9 PKK terrorists neutralized as Turkey launches op in northern Iraq's Hakurk

Published 28.05.2019 10:20
Updated 28.05.2019 18:18
9 PKK terrorists neutralized as Turkey launches op in northern Iraq's Hakurk

An extensive military operation was launched against the camps of the PKK terrorist organization in northern Iraq to clear militants from the region, whose presence in the area has been posing a national security threat to Ankara for decades with frequent attacks in southeastern Turkey.

The Ministry of National Defense announced in a statement Tuesday that Operation Claw was launched at 8 p.m. on Monday on PKK camps in the Hakurk region with commando brigades and fire support from helicopters, following artillery and airstrikes targeting PKK shelters and ammunition depots.

After the bombardment, commando brigades, backed by T-129 ATAK helicopters and armed and unarmed drones, were deployed to the area.

The operation aims to destroy shelters and caves used by the terrorist group, the statement said.

A statement later in the day by the Defense Ministry confirmed nine PKK terrorists had been neutralized in the operation.

Turkish authorities often use the word "neutralized" in their statements to imply the terrorists in question either surrendered or were killed or captured. It added that airstrikes targeting the nearby Zap and Qandil regions hit PKK's gun positions, shelters and ammunition depots.

Security sources told Anadolu Agency (AA) that Operation Claw was launched after extensive planning and surveillance on the PKK terrorists' locations in the region.

Defense Minister Hulusi Akar, Chief of General Staff Gen. Yaşar Güler and army, air force and navy commanders directed the operation throughout the night at the Command and Operation Center at the Turkish General Staff headquarters in Ankara.

In a tweet released on Tuesday, President Recep Tayyip Erdoğan wished for success to soldiers participating in the operation.

Turkey had previously warned the Kurdish Regional Government (KRG) and Iraqi government numerous times on eliminating the PKK's presence to maintain Turkey's border security. Despite top officials from both governments often expressing their discomfort with PKK camps and activities, saying that they won't allow militants to attack Turkey from their soil, no serious action was taken in this regard.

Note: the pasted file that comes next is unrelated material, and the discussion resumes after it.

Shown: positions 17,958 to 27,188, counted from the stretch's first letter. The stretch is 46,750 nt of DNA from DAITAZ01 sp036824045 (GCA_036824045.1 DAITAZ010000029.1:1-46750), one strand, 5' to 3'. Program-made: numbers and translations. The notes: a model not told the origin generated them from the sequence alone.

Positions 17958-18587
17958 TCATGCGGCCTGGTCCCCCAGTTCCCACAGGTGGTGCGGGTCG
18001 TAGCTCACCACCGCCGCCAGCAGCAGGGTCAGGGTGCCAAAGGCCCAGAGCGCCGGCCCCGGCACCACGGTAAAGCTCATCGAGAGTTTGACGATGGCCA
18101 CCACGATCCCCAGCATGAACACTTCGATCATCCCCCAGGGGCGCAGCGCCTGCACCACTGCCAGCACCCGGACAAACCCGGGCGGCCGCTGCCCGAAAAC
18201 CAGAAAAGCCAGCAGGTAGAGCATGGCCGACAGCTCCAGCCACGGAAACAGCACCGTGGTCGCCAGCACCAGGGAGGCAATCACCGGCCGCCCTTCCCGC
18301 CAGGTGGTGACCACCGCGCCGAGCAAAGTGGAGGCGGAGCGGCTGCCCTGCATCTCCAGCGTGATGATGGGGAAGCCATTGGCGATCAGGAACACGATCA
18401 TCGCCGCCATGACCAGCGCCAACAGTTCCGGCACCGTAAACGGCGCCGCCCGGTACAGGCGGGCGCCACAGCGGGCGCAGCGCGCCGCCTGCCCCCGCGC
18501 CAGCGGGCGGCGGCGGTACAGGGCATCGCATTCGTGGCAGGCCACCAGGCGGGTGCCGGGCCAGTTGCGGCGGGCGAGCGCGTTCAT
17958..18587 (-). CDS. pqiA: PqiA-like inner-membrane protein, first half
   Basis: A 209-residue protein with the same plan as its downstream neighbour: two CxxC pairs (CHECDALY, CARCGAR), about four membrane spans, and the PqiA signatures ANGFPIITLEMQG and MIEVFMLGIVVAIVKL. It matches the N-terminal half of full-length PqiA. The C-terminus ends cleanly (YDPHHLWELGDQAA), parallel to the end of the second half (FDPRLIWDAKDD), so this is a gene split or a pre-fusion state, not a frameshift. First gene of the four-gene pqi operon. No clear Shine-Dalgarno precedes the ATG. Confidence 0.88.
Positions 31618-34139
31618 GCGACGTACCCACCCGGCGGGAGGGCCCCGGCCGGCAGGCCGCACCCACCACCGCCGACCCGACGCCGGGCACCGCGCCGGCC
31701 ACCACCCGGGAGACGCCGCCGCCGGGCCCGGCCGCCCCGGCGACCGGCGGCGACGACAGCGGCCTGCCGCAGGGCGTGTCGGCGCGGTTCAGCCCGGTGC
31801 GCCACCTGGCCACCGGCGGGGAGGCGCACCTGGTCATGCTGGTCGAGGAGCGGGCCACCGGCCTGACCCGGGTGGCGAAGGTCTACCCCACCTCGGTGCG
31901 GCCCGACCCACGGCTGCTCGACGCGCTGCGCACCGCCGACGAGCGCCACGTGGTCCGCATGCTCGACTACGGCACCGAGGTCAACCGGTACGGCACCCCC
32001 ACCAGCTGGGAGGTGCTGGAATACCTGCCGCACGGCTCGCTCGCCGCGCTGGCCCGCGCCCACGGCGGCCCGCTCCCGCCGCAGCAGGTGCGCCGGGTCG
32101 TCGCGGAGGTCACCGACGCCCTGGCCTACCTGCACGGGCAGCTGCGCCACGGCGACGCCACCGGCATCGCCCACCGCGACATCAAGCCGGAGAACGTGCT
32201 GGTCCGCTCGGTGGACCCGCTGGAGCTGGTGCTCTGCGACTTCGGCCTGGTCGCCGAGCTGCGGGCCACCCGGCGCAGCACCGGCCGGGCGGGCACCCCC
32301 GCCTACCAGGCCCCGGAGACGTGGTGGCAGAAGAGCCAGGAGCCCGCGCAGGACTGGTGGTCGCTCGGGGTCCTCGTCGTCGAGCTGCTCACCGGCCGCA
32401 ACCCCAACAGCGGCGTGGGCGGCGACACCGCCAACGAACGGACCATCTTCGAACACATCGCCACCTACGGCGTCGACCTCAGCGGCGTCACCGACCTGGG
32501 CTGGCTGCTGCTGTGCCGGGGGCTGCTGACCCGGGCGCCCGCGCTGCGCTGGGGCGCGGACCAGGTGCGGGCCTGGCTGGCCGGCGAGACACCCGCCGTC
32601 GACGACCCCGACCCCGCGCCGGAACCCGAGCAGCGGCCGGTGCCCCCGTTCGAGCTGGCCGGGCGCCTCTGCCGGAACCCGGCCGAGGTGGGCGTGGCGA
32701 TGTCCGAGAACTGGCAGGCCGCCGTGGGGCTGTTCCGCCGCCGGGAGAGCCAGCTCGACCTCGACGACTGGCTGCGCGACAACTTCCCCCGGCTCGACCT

With no concrete results from the efforts of Iraq and the KRG, Turkey has been paddling its own canoe in recent years and taking a hard line against the PKK presence in northern Iraq. Last year, security forces crossed 30 kilometers into northern Iraq and nearly 200 terrorists have been killed in months of operations against PKK targets.

Hakurk region is among the main bases of the PKK terrorists used to infiltrate Turkey or attack Turkish border outposts. The area is located some 30 to 40 kilometers south of Derecik district of southeastern Hakkari province bordering Iraq, and currently serves as the main grouping base for terrorists between their headquarters in Qandil Mountains near the border with Iran and Turkey.

The area also facilitates their crossing between Qandil and Iraq's Salahaddin province bordering Syria, where PKK's Syrian offshoot People's Protection Units (YPG) controls the northeastern one-third of the country.

The Qandil mountains, located roughly 40 kilometers southeast of the Turkish border in Iraq's Irbil province, are being used as a headquarters by the PKK and its Iranian affiliate, the Kurdistan Free Life Party (PJAK), although the area is under de jure control of the KRG. The area has frequently been hit by the Turkish Armed Forces (TSK) in the last decade, yet a ground operation had not been launched in recent years. Qandil became the PKK's main headquarters in the 1990s after it had used the Beqaa Valley in Lebanon as training grounds for many years.

In its more than 30-year terror campaign against Turkey, the PKK -- listed as a terrorist organization by Turkey, the U.S. and the EU -- has been responsible for the deaths of nearly 40,000 people, including many women and children.

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